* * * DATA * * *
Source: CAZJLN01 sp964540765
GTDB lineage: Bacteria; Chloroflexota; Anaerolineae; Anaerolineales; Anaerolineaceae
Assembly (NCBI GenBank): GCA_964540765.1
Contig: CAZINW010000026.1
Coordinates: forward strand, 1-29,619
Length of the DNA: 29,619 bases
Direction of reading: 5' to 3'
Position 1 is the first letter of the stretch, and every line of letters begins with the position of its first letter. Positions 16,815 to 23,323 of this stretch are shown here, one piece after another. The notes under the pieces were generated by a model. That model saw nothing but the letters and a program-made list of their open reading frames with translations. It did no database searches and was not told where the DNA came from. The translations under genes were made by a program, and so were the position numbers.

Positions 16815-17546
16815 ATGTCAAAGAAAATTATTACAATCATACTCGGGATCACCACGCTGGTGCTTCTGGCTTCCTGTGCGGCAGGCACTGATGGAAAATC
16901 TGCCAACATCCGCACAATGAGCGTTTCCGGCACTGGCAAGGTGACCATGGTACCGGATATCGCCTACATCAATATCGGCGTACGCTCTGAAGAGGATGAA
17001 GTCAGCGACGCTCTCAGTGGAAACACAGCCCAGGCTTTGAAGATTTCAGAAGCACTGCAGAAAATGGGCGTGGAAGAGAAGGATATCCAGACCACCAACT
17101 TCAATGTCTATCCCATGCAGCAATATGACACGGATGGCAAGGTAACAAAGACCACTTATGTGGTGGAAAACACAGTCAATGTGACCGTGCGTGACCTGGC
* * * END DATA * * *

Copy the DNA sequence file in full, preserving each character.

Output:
Source: CAZJLN01 sp964540765
GTDB lineage: Bacteria; Chloroflexota; Anaerolineae; Anaerolineales; Anaerolineaceae
Assembly (NCBI GenBank): GCA_964540765.1
Contig: CAZINW010000026.1
Coordinates: forward strand, 1-29,619
Length of the DNA: 29,619 bases
Direction of reading: 5' to 3'
Position 1 is the first letter of the stretch, and every line of letters begins with the position of its first letter. Positions 16,815 to 23,323 of this stretch are shown here, one piece after another. The notes under the pieces were generated by a model. That model saw nothing but the letters and a program-made list of their open reading frames with translations. It did no database searches and was not told where the DNA came from. The translations under genes were made by a program, and so were the position numbers.

Positions 16815-17546
16815 ATGTCAAAGAAAATTATTACAATCATACTCGGGATCACCACGCTGGTGCTTCTGGCTTCCTGTGCGGCAGGCACTGATGGAAAATC
16901 TGCCAACATCCGCACAATGAGCGTTTCCGGCACTGGCAAGGTGACCATGGTACCGGATATCGCCTACATCAATATCGGCGTACGCTCTGAAGAGGATGAA
17001 GTCAGCGACGCTCTCAGTGGAAACACAGCCCAGGCTTTGAAGATTTCAGAAGCACTGCAGAAAATGGGCGTGGAAGAGAAGGATATCCAGACCACCAACT
17101 TCAATGTCTATCCCATGCAGCAATATGACACGGATGGCAAGGTAACAAAGACCACTTATGTGGTGGAAAACACAGTCAATGTGACCGTGCGTGACCTGGC